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Michael Johnson >> Stevie Ray Vaughan style >>
Lesson Subject: Stevie Ray Vaughan Style
What you learn: Jazz/Blues/R & B Style
Michael: Michael Johnson

Michael:
Welcome class to the lesson on the style of Stevie Ray Vaughan! This lesson will cover more of Stevie's jazz, minor blues and rhythm & blues groove patterns. Morphing these styles are what makes Stevie style so unique. Check out the lesson sample of what you will learn.

Lesson Sample - Highband - 2.7 Meg

Michael: Let's get started! This first section starts off with a jazz type intro. Here's the first lick.

Part 1 - Intro 1

Part 1 - Intro 1

Michael: This is a really cool intro! You start off playing a Am7, then to a Maj 6 and 9th interval, and back to the Am7. The interval pattern repeats as you ascend 1 1/2 steps each time, which brings you to Cm, then D#m, then F#m. You end by playing an Em add9. Then ending of that chord uses D Major triad. It sounds like one continuous chord.

Michael: Here's the next section.

Part 1 - Intro 2

Part 1 - Intro 2

Michael: This portion rakes the Am chord and descends the A Dorian mode. You resolve by playing a Abm. Here's the jam track for the entire intro.

Looping Jam Track - Intro - Lowband

Michael: OK, in our next section we'll play over a minor blues progression in Am. Here's the rhythm chords.

Part 2 - Rhythm

Michael: Notice the chords are not a standard minor blues. You start with the Am7, Dm9, back to Am7, then Dm7 where you descend using min9 chords. You end by playing the Em9. Here's the jam track.

Looping Jam Track - 2 - Lowband

Drew: Dm9 is a tuff chord.

Michael: Drew yes, that chord can be a challenge. Work on stretching your 1st finger while barring the 3rd finger on the 1st - 3rd strings. You can make a practice out of it by moving your 1st finger back and forth on the lower frets. Here's the first lick.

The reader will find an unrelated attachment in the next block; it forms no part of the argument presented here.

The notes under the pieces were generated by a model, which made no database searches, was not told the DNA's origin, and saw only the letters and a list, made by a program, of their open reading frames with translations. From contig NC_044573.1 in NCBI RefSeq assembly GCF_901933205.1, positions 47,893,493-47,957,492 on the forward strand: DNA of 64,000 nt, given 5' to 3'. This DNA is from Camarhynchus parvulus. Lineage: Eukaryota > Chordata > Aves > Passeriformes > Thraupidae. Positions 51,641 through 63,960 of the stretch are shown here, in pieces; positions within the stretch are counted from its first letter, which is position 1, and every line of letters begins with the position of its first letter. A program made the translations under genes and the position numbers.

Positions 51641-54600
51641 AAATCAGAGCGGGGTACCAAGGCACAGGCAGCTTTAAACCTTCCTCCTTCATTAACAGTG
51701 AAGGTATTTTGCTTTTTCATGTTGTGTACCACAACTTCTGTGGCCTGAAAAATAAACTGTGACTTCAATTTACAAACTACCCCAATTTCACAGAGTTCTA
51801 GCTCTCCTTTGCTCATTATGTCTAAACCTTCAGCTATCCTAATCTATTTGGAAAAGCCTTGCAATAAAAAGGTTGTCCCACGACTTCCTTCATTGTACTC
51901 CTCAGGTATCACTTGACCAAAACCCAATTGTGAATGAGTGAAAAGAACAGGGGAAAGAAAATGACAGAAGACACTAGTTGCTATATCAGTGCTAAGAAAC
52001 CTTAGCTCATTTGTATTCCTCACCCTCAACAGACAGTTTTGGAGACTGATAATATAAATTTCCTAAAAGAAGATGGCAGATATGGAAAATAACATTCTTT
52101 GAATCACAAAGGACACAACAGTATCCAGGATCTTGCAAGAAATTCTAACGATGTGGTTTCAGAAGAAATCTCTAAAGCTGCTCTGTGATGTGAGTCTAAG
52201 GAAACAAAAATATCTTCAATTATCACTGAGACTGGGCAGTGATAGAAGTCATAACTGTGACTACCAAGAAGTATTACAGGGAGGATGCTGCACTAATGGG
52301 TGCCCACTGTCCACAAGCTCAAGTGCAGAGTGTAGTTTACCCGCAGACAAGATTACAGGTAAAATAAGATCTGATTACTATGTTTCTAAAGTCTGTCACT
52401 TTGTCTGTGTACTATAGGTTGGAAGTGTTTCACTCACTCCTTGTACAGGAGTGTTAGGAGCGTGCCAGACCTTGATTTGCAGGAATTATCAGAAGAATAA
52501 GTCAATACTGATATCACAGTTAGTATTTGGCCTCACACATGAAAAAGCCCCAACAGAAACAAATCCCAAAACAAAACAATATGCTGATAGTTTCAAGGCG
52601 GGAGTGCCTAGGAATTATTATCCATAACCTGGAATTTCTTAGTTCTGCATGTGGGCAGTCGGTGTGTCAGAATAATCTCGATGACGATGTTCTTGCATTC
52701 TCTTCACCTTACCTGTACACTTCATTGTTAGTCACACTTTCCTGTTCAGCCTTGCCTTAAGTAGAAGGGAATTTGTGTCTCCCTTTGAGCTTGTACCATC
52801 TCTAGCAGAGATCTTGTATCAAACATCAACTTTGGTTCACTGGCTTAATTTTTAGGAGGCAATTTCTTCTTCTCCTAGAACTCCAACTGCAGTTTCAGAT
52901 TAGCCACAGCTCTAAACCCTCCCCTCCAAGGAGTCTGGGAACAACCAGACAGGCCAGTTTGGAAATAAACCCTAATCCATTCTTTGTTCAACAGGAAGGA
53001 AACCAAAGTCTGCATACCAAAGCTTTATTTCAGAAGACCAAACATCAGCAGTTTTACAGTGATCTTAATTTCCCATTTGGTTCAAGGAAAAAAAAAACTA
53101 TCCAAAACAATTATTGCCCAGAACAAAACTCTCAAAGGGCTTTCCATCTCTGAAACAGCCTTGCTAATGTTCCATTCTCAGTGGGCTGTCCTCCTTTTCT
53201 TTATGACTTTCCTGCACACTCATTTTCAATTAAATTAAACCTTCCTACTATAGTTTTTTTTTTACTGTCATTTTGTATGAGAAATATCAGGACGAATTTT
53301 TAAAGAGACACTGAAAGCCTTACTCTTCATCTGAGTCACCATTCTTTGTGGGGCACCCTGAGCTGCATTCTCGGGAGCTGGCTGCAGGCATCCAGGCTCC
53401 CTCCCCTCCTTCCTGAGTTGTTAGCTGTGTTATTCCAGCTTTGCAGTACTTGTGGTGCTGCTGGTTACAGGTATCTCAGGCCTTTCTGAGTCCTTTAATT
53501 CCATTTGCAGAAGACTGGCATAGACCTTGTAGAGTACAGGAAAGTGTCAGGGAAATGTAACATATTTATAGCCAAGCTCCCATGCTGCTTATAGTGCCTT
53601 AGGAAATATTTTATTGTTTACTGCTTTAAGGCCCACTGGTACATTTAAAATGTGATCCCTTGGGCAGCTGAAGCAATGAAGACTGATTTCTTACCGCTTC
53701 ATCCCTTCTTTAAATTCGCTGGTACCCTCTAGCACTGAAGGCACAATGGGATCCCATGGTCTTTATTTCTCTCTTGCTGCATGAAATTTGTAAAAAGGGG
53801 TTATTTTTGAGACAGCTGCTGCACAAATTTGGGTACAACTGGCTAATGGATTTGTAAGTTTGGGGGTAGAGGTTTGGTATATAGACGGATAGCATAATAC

Part 2 - Lick 1
 
Part 2 - Lick 1

Michael: This is a cool, melodic lick. You start by using box 1 of the A Minor Pentatonic scale for the 1-4th bars. Bars 5 & 6 use the 2nd box pattern of the A Minor Pentatonic. Here's the scale patterns.

A Minor Pentatonic - Box 1 & 2

Kewlpack: Having hard time with that 7 -1/2-7 trick.

Michael:
Yes Kewlpack, most people are use to playing whole-step bends. The half-step bend sounds more bluesy, this note bends into the b5 of the scale, which is the note used in the A Minor Blues scale. Notice in bar 4 how you use a chromatic run that leads you into the 2nd box pattern of the minor pentatonic. This is a great transitional phrase! Here's the next lick.

Part 2 - Lick 2

Part 2 - Lick 2

Michael: I really like this lick! You start with a rake on the A Minor scale, based on the 12th fret.

Jim: Fingerpicking for the big intervals, I presume?

Michael: Jim correct! This section sounds very melodic as you use the additional notes in the Minor scale versus the Minor Pentatonic. The difference between using a 5-note scale and 7-note scale can make quite a difference in the sound. That section jumps into the octave pattern of the A Minor Pentatonic, using double-stops that skip strings. Notice how double-stops slide into the b5 of the A Minor Blues.

Michael: Here's the octave A Minor Blues scale.

A Minor Blues - Octave

Michael: Here's the next lick.

Part 2 - Lick 3

Part 2 - Lick 3

Michael: This lick uses the octave A Minor Blues scale as well. In this example you start with the ascending run on the 2nd string. Bar 2 descend the A Minor Blues before you end by playing the higher notes of the scale. Let's jump to another part. In this section you have single line rhythm groove.

Part 3 - Rhythm

Part 3 - Rhythm

Michael: This riff is in the C# Minor Blues scale. The guitar basically doubles the bass. Here's the jam track.

Looping Jam Track - 3 - Lowband

Michael: OK, you can play a funky counter rhythm to the bass, guitar and drum track. Here's the lick. Notice how use the C# Minor Blues scale. You start by playing the 9th fret/6th string, then jump to the b3 & b7 intervals on the 12th fret/1st and 2nd strings. Stevie used this combination often. Next you use the middle strings of the scale playing a funky groove, that includes a hammer-on to the Major 3rd on the 10th fret/3rd string. The video of the lick will give you a better idea of how the strumming and lick work together.

Part 3 - Lick 1

Part 3 - Lick 1

Michael: Now you can alter playing licks in between this rhythm groove. Here's the first option.

Part 3 - Lick 2

Part 3 - Lick 2

Michael: This is a common triple-stop where you slide into the chords. You can also play licks in the C# Minor Blues as well.

Part 3 - Lick 3

Part 3 - Lick 3

Michael: This is a common lick used by Stevie, the trick is to play the lick in between the rhythm groove lick.

Michael: Well it's time to go, see you next lesson!

Jim: Another one chock full of musical goodness... Thanks.

Kewlpack: Nice work

Michael: Thanks!

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